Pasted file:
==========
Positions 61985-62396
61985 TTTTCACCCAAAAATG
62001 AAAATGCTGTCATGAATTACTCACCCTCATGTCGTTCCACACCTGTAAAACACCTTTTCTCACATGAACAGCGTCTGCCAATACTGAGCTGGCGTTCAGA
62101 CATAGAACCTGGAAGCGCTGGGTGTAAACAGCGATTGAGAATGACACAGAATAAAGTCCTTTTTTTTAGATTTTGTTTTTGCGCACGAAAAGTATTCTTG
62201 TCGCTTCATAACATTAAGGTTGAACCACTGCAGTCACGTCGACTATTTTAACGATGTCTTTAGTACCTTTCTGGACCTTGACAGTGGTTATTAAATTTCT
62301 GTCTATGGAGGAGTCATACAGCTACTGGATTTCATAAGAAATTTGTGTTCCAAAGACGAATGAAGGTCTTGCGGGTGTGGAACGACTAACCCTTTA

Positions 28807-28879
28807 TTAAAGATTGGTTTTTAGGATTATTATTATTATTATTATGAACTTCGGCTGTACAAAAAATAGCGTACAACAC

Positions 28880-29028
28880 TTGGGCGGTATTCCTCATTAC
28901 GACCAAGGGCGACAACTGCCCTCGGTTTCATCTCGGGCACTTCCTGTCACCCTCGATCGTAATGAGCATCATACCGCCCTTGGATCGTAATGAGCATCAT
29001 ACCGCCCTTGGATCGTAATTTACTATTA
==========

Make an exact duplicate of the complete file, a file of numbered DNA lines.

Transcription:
Positions 61985-62396
61985 TTTTCACCCAAAAATG
62001 AAAATGCTGTCATGAATTACTCACCCTCATGTCGTTCCACACCTGTAAAACACCTTTTCTCACATGAACAGCGTCTGCCAATACTGAGCTGGCGTTCAGA
62101 CATAGAACCTGGAAGCGCTGGGTGTAAACAGCGATTGAGAATGACACAGAATAAAGTCCTTTTTTTTAGATTTTGTTTTTGCGCACGAAAAGTATTCTTG
62201 TCGCTTCATAACATTAAGGTTGAACCACTGCAGTCACGTCGACTATTTTAACGATGTCTTTAGTACCTTTCTGGACCTTGACAGTGGTTATTAAATTTCT
62301 GTCTATGGAGGAGTCATACAGCTACTGGATTTCATAAGAAATTTGTGTTCCAAAGACGAATGAAGGTCTTGCGGGTGTGGAACGACTAACCCTTTA

Positions 28807-28879
28807 TTAAAGATTGGTTTTTAGGATTATTATTATTATTATTATGAACTTCGGCTGTACAAAAAATAGCGTACAACAC

Positions 28880-29028
28880 TTGGGCGGTATTCCTCATTAC
28901 GACCAAGGGCGACAACTGCCCTCGGTTTCATCTCGGGCACTTCCTGTCACCCTCGATCGTAATGAGCATCATACCGCCCTTGGATCGTAATGAGCATCAT
29001 ACCGCCCTTGGATCGTAATTTACTATTA